What Is Independent Baseball?
What Is Independent Baseball?
Baseball is known as “America’s Pastime,” but it is played across the globe at a variety of levels. One category is independent baseball. But what is that?
Sandlot baseball. Tee Ball. Little League. High school. National Association of Intercollegiate Athletics. NCAA. Collegiate summer baseball leagues. National Adult Baseball Association. Fall baseball. Winter baseball. Minor League Baseball. Major League Baseball.
Whether it’s a bunch of neighborhood folks or children meeting at the local field for a weekend pickup game, an organized youth league, high school or collegiate action, dreamers grinding their way through the ranks of the minor leagues or the best of the best playing in the majors and entertaining tens of thousands of fans, baseball can be enjoyed by everyone, regardless of age or skill level.
At the same time, there’s also a relatively defined progression through the levels of the sport that ends with top competitors plying their trade on one of the 30 teams that make up Major League Baseball, the pinnacle of the sport in the United States.
Unfortunately, not every community is right for an MLB franchise, and not every talented player is destined (or ready) for MLB greatness, though he or she still may be far from done competing.
For cities and fans who are passionate about the game, and for competitors who simply love hearing the crack of the bat or the sound of the ball falling into a leather mitt, there’s independent baseball—a pure, intimate variation of the sport.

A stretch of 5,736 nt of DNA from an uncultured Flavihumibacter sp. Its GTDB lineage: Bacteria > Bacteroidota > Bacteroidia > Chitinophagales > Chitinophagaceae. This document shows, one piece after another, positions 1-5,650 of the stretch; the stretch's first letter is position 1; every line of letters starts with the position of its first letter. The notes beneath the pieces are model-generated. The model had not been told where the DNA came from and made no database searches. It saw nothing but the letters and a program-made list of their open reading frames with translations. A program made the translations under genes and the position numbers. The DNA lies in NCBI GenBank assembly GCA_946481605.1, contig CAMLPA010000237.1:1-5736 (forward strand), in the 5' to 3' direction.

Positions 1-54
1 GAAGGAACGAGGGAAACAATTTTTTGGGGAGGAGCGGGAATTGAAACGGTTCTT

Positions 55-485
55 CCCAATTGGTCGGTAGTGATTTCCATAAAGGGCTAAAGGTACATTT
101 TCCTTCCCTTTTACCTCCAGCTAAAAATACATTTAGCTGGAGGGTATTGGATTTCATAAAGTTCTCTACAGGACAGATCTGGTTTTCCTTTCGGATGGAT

Why Is It Called Independent Baseball?
The top level of baseball in America is Major League Baseball. Below the MLB level is a multi-tier structure of competition known as Minor League Baseball—or a feeder program for the major leagues that allows those who have signed professional contracts to further develop their skills against players of similar skill levels.
Each MLB team has a series of minor-league teams that serve as stepping stones for the players they’ve signed and want to develop.
Simply enough, an independent baseball team is a team, or group of teams organized into a league, in the United States or Canada not affiliated with any MLB organization.
Teams in independent baseball are independently owned and operated.
They still are considered professional-level organizations, and feature top talent and they still sign players to contracts, but the player “works” just for that team. Independent baseball teams are not one rung of a larger organization, meaning a player isn’t going to get called up.
If an MLB team has an interest in a player from the independent ranks, they’re obligated to purchase the player’s contract and potentially even pay the team a buyout amount.
When Did Independent Baseball Begin?
Modern professional baseball’s roots can be traced back to the mid-1800s, and many teams and leagues came and went through the rest of the century. Leagues and teams jockeyed for dominance. There was cooperation. There was chaos.
As the 1900s began, the structure of professional baseball started getting clearer, and the concept of major and minor leagues—based on pay structure—created a formal separation.